Unresolved matters take a toll on your mind. It’s worth the effort to make peace with the things that happened in your past. Doing so allows you to make clear, conscious decisions in the present and feel hopeful about the future.  

Accept your emotions

How you identify, process, and manage your emotions impacts your health and well-being. Feeling emotions doesn’t mean you have to act on them, but it can help you pinpoint what might be missing or causing pain. Instead of trying to fix unwanted emotions, focus on internal sources of motivation like gaining knowledge or breaking free of unhealthy patterns that hold you back.

Align your values and commitments to break free of feeling overscheduled

This one might seem obvious but it’s often overlooked. Aligning your values and commitments offers significant benefits like the comfort of adequate time management and peace of mind. Challenge internal judgements that reinforce hopelessness or loss of control. Consider that feeling over committed and overwhelmed is not a symptom of weakness, inadequacy or some other form of personal deficit. Being aware and having a desire to responsibly follow-through on your promises is mature. It’s also a chance to find support or new tools when things become unmanageable.

Focus on applying facts and logic to your ideas and opinions

Actively work on developing your analytical thinking skills to strengthen your ability to quickly look at problems from multiple sides and consider the potential upside or consequences. Try to see events and experiences as neither good nor bad to allow yourself the ability to interpret where they fit into a larger pattern of your life.

Adopt an action-oriented mindset to boost motivation

Feeling confident and capable of taking direct action and expecting it to result in real change has an impact on motivation—you will feel more motivated to act if you feel your actions will effect an outcome. An action-oriented mindset lets you apply newly acquired knowledge to unfamiliar situations. In the near future, this type of skill will likely surpass the value of what you know and the skills you currently possess. 

Attend to the things you want to cultivate more of in your future

Creating well-being begins with a vision of what you want for the future, the courage to pursue it, and the determination to find a way to make your vision a reality. Start by identifying what you want, how to achieve it, when to take action, and where to draw the line between constant striving and chronic struggling.

Appreciate your age

Research on aging and well-being indicates younger and older adults tend to have more well-being compared to middle-aged adults. Plotted on a graph, people’s age and well-being create a U-shape distribution. If you find yourself feeling particularly dissatisfied, take comfort in knowing life is a continuum of stages. Cut yourself some slack. Our experiences of aging are often more common than we realize.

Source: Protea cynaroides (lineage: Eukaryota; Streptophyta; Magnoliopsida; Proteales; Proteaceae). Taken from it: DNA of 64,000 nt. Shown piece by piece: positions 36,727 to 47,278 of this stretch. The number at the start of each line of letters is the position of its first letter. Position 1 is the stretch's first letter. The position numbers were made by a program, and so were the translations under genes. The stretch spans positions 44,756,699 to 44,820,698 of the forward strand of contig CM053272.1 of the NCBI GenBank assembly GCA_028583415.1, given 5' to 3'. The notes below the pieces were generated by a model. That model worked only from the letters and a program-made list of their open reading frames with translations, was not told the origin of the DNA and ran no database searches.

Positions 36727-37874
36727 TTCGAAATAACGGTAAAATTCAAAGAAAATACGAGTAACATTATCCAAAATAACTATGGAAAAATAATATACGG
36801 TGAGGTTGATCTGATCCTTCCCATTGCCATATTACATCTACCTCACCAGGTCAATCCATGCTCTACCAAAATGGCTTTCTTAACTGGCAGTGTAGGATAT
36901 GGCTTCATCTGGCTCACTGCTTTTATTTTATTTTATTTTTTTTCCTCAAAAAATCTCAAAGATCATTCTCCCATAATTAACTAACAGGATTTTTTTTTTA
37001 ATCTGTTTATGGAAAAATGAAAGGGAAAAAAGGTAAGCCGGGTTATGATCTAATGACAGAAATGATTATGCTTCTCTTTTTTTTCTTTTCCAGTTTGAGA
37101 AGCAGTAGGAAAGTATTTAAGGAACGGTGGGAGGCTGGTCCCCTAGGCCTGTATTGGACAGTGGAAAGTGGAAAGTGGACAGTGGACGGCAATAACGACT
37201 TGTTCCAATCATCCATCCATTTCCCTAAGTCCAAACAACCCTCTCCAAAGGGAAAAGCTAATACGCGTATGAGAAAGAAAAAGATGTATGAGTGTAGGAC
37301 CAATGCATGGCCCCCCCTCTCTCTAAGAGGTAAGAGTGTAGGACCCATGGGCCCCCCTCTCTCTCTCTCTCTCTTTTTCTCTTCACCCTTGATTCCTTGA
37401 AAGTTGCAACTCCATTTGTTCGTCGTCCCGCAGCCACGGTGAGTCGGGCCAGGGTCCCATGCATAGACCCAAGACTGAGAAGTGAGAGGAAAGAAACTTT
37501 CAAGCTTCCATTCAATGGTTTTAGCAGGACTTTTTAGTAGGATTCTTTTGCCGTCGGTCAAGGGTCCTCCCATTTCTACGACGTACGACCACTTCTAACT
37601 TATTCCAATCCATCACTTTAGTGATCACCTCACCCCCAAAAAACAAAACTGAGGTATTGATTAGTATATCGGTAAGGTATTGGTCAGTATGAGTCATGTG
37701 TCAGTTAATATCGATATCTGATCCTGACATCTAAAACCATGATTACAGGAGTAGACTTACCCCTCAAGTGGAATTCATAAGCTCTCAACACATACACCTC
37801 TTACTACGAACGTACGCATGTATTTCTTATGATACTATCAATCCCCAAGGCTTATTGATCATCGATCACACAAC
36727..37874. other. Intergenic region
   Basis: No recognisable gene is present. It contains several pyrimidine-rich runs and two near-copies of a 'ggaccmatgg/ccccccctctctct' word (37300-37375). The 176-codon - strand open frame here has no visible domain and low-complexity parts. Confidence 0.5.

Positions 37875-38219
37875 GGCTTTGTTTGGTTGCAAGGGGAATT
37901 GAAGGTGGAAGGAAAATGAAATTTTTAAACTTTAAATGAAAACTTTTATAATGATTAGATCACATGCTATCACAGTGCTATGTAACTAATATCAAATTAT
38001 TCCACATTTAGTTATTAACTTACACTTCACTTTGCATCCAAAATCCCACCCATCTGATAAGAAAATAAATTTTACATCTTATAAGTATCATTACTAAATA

Become a giver and get invested in other’s success

Taking the time to listen closely and provide encouragement is an act of social connection and care that can lift spirits and generate positive sentiment.

Giving is one way to avoid unhealthy complacency and the spin-cycle of the status quo. Listening to other people’s aspirations and frustrations and encouraging them to do something, to take action, is a way of providing validation and showing your confidence in their ability to create change. It’s priceless. 

Find a mentor, or become one

With greater mobility in the workplace, and longer life spans, you may find yourself seeking a deeper sense of purpose and meaning. My curiosity and willingness to be a mentor led me to a group of young professionals seeking to align their careers with initiatives to fundamentally change the world. The mentor and mentee relationship is a natural place to talk about personal values and strengths and the patterns and habits that work for or against us. It can be a source of inspiration and positivity. The relationship serves as a way to make a meaningful contribution to another person’s life while (re)discovering strengths and potentially new experiences and areas of interest.  

Actively invest in supportive relationshipsone of the strongest predictors of well-being

The people you surround yourself with impact the way you think, act and feel. Taking an interest in another person’s life fulfills the need for social connection and companionship. Friendships offer a chance to experience caring, and to dedicate attention to someone important to you. Engaging in fun and creative social activities can give you something to look forward to beyond daily pressures and responsibilities.

Your life is your own

If you feel like something is missing, go find it. You have choices. You can choose an approach to well-being that sets the conditions for you to feel good about your contributions, the quality of your relationships, emotions, community, and overall enjoyment of life. A healthily pursuit of self-discovery will naturally generate meaning, a sense of fulfillment and well-being. Your life is your own.  

“Life does note have to be perfect to be wonderful.” – unknown